Tuesday, March 25, 2008

Teaching English in Cancun

Me gots good English.

I've received lots of emails lately asking for advice on getting a job teaching English in Cancun so I thought it was about time I just laid it all out in one concise post. Much easier to paste a link than to type and re-type the same information over and over. Not that I mind helping, I am just streamlining. So, here's Canucka's FAQ's on the world of ESL in Cancun (may also apply to other parts of Mexico).

1. Do I need a special teaching certificate to get a job?- No. It can help, but it is not a necessity. From what I have witnessed, people are hired based on their ability to speak English, general intelligence and personality. The willingness to work strange long hours also helps. Some teaching experience, even volunteer work can be an asset.

2. Is it hard to get a job teaching ESL?- Yes, it can be. Immigration imposes a limit to the amount of foreigners a school can employ at any one time. Best advice is to come down with enough money to survive a couple of months and get your walking shoes on. Go to every school, introduce yourself and express your willingness to work. Hopefully something will open up before you run out of funds.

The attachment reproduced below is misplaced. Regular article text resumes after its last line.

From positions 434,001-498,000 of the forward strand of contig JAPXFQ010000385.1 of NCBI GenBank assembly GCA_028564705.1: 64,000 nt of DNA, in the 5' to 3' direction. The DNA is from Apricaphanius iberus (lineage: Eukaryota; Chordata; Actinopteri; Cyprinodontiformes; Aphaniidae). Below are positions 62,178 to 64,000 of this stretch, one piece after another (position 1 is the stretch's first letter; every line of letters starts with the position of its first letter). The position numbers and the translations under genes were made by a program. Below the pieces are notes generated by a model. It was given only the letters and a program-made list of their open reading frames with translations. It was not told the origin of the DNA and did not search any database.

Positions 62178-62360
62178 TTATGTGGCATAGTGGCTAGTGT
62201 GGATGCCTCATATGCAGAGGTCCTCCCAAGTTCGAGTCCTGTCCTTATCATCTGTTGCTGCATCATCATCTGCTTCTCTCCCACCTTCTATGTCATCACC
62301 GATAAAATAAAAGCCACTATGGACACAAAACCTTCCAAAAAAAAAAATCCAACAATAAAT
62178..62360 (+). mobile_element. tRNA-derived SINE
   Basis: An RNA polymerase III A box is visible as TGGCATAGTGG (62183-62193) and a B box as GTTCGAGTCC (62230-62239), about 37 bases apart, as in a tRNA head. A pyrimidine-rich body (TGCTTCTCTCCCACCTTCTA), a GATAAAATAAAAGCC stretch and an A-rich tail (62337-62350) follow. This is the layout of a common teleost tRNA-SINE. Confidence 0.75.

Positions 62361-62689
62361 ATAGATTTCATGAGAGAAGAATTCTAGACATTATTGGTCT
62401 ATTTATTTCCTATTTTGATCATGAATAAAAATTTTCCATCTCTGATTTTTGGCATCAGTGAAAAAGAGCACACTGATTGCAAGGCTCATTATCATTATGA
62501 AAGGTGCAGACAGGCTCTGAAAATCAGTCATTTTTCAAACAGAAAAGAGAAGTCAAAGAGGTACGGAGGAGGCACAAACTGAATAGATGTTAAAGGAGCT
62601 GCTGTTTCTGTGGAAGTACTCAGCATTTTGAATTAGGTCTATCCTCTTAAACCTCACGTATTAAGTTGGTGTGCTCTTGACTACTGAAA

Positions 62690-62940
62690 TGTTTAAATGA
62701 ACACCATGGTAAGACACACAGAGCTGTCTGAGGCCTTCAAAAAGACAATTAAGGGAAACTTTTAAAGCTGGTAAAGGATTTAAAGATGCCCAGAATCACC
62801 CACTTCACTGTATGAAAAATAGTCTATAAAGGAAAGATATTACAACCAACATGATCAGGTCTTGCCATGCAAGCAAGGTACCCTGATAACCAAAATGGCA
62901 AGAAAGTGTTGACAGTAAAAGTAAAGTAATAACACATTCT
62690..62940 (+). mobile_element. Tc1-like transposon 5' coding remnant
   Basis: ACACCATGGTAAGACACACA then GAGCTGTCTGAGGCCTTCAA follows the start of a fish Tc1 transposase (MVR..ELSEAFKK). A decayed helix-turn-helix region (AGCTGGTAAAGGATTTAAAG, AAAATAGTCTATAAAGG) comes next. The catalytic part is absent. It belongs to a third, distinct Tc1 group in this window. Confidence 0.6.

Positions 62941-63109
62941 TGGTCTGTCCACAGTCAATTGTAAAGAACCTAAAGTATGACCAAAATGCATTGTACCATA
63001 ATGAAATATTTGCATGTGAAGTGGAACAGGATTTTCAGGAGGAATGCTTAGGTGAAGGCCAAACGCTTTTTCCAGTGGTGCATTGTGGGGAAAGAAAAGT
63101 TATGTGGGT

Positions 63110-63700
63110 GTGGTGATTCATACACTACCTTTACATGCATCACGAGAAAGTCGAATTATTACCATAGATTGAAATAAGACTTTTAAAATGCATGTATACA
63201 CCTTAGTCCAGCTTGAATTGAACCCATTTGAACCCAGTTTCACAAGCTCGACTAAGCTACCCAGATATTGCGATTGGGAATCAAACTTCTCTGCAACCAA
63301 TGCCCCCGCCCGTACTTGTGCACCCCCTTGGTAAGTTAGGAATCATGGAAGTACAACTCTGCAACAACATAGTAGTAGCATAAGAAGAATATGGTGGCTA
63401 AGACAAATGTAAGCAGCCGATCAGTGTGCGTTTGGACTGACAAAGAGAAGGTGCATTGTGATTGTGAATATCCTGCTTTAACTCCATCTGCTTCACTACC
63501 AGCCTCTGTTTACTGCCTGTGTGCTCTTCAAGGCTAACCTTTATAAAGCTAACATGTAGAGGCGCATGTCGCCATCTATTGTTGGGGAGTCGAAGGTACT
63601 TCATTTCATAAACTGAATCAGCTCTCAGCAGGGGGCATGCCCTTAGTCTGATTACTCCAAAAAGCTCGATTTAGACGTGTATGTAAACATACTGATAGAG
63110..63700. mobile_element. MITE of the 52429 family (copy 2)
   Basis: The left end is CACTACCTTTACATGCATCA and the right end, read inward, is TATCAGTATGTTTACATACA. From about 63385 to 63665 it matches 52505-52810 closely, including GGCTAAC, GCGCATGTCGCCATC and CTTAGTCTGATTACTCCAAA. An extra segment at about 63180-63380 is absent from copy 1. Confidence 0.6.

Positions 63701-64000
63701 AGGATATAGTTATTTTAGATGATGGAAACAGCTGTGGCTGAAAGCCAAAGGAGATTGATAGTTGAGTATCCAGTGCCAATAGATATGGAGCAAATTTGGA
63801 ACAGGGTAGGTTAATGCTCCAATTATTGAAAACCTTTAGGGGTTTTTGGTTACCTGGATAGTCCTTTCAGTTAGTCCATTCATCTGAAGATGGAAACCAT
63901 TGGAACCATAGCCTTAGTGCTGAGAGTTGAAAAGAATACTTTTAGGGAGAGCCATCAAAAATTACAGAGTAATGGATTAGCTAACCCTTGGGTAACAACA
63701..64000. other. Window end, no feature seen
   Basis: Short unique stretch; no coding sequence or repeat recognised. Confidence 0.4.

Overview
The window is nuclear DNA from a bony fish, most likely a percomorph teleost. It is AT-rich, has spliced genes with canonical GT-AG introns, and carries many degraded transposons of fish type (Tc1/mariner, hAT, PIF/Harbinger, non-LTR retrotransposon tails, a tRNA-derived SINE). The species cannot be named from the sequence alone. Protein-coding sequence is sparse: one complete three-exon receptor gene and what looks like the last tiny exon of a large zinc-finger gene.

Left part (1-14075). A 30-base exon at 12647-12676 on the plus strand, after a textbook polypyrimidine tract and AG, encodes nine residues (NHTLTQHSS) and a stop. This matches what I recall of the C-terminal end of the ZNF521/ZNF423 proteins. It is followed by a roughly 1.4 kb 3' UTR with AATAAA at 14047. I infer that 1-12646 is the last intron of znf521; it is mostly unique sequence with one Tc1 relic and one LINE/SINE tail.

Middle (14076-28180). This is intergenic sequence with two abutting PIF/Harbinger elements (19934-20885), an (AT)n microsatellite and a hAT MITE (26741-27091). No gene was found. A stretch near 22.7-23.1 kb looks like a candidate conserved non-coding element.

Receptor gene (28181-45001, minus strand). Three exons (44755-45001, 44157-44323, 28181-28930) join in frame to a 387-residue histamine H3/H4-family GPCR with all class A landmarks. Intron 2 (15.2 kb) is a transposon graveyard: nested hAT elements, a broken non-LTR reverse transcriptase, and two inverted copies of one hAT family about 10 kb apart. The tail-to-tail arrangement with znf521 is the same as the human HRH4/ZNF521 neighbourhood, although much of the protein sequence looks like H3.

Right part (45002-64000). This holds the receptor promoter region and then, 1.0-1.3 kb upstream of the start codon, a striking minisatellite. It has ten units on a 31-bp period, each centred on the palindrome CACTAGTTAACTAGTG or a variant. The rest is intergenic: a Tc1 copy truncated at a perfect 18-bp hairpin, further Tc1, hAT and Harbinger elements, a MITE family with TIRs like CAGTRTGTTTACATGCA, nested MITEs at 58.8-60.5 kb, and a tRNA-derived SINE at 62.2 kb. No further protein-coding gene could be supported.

3. What are the major schools?- The main players in the market of private English language education are Harmon Hall, Interlingua, Quick Learning, and the famous Berlitz. There are sometimes openings in the regular schools (I mean regular like readin', writin', 'rthmetic, history kind of schools), but usually only once a year and the jobs are very limited. Some hotels have in-house teachers as well, but again, they don't open up too often.

4. Does the job pay well?- That all depends on your expectations. Do not come here thinking you will make the same amount as back home, but in comparison to other jobs in Mexico the pay is pretty good. A full time teacher can make anywhere from 10 000 to 15 000 pesos per month. Compare that to the legal minimum wage of 47 pesos a day, and you are doing rather well.

5. What kind of hours are expected?- Again, depends on the institution. My place of employment (which shall remain nameless for security reasons) holds classes starting at 7 am and the school closes at 9 pm. If you are a full time teacher, usually your schedule would be 7-10:30 am, then 4:30 to 9 pm, plus Saturdays 8-1. Everyone works six days a week, no exceptions. It's a tough schedule, thus I only work part time, 7-10:30 plus Saturdays. In addition to those hours, you will have many hours of unpaid prep time, training and workshops. When you first start the job, you have to train for one month, unpaid, be prepared for that!

6. What's the best part of your job?- My students! They are mostly young adults who work in the tourism industry. I admire them so much, they come to school before working 10-12 hours a day, sometimes they go to university after their jobs, go home to do homework and take care of their families and their homes then get up and do it all over again. They work HARD and pay a lot of money to better themselves. It's wonderful to watch them grow and learn and there is nothing more satisfying than hearing from a student that I made a difference in their lives.